• Ask A Health Coach: How’s Your Relationship with Food?
    by Erin Power on October 22, 2020 at 4:46 pm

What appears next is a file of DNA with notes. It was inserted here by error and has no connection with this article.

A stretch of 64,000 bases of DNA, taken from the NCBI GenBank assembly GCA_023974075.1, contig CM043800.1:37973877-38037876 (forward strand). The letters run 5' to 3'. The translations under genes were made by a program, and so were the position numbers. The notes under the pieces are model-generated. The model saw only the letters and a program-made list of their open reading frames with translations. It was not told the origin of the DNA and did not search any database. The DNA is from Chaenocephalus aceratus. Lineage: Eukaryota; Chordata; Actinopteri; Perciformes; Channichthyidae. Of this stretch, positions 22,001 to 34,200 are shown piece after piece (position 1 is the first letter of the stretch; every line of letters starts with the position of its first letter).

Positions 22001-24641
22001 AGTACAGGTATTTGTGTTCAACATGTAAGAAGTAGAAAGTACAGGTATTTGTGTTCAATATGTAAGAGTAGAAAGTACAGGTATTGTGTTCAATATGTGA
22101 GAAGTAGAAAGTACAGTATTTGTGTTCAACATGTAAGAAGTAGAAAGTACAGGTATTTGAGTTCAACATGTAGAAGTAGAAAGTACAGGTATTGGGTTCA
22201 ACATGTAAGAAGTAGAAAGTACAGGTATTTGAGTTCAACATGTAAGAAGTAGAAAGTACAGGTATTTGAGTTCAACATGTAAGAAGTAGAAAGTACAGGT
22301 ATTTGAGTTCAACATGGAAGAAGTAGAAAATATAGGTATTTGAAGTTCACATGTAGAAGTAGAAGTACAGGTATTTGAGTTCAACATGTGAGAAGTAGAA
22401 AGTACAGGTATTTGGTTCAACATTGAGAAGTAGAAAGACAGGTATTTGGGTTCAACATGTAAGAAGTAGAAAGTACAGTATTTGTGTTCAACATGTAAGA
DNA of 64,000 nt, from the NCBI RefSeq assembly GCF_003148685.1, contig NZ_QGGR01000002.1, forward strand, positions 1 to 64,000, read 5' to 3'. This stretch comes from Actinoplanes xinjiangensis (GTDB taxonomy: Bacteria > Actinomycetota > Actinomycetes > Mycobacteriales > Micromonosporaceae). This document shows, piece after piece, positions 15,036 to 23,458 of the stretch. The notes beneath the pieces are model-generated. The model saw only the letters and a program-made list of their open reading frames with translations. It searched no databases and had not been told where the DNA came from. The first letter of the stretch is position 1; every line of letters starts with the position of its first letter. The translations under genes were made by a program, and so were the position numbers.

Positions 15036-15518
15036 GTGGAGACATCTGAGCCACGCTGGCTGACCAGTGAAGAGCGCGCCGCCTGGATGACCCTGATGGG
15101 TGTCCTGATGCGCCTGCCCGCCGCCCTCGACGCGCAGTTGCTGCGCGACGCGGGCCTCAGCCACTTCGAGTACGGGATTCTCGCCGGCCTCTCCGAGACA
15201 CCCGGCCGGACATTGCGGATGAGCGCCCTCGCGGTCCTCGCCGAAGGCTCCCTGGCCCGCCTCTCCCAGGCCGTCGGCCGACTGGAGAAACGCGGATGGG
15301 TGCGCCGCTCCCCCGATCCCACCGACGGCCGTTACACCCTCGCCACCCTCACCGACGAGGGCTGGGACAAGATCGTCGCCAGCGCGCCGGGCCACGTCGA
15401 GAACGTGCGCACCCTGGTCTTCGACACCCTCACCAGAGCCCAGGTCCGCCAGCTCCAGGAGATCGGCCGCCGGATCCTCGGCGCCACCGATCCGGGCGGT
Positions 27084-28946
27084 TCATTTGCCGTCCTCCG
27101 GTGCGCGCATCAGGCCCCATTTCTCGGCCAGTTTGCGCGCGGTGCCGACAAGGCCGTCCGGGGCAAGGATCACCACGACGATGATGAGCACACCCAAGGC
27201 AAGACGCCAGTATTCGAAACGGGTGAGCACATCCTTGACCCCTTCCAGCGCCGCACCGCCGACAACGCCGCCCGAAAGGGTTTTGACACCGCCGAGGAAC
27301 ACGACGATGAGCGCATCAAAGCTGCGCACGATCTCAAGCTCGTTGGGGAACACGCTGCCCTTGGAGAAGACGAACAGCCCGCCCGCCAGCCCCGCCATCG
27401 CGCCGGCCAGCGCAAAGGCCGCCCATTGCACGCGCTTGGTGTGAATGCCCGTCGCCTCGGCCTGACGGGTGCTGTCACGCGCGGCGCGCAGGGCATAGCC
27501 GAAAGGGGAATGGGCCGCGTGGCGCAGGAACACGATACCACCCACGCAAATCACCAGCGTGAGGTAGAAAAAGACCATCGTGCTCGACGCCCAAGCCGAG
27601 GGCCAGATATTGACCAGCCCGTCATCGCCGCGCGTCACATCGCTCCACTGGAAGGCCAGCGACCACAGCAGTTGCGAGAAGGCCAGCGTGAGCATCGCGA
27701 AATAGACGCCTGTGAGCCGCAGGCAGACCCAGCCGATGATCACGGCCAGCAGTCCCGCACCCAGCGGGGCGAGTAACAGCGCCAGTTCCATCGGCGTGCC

Hi folks, today we’re back for another edition of Ask a Health Coach! Erin is here sharing her strategies for making good health a priority during the pandemic, plus what to do when you feel like you’re putting in a lot of effort without a lot of reward and what she eats in a typical day. Got more questions? Keep them coming in the Mark’s Daily Apple Facebook Group or in the comments below. Annie asked: “I love the way I feel when I eat clean, but meal prepping always takes a backseat to all the other things I need to do, especially now that I’m working, parenting, and homeschooling. How do I carve out time to eat healthier?" You’re not alone in feeling the pressure of doing it all. With all of our waking hours being consumed by work and family responsibilities, making time for the non-essentials like exercise and eating well (which I would argue are essential), seems nearly impossible. At first glance, the issue is pretty straightforward, right? There’s not enough time. There are only 24 hours in a day anyway. But here’s the deal, people who feel like they have the least amount of free time, the ones who feel the most overworked, are actually doing it to themselves. In this study, researchers had 7,000 participants estimate how much time was needed to accommodate their basic needs compared to how much free time they had in their schedules. It turns out that their time constraints were an illusion. The pressure of what we have time for and what we don’t has more to do with the things we assign value to rather than how many hours there are in a day. That being said, everything we do in life is a choice – what we eat, say, and do, where we spend our energy and our money – they’re all choices. And, as you might guess, there are consequences of those choices. There’s no doubt that your life is busier than ever right now. You’ve probably never worn more hats in your life, but instead of looking at food as an afterthought, or telling yourself you “don’t have the time,” I suggest you try giving it a little more attention. Here’s why. If you choose not to make meal prepping a priority (or at least keeping healthy food on hand), the consequences might be that you find yourself grabbing snacks throughout the day, ordering less-than-healthy takeout, or not eating enough quality food, which can bring on an afterhours binge. And the consequences of those actions might mean you’re feeling foggy and fatigued day after day, making it even more difficult to do all the things you need to do. Keep in mind, these are just consequences of your choices. Also, you mention that you love the way you feel when you eat clean, so, you already know it’s worth it to take good care of yourself. You know how it feels when you can’t stop snacking … Continue reading "Ask A Health Coach: How’s Your Relationship with Food?" The post Ask A Health Coach: How’s Your Relationship with Food? appeared first on Mark's Daily Apple. […]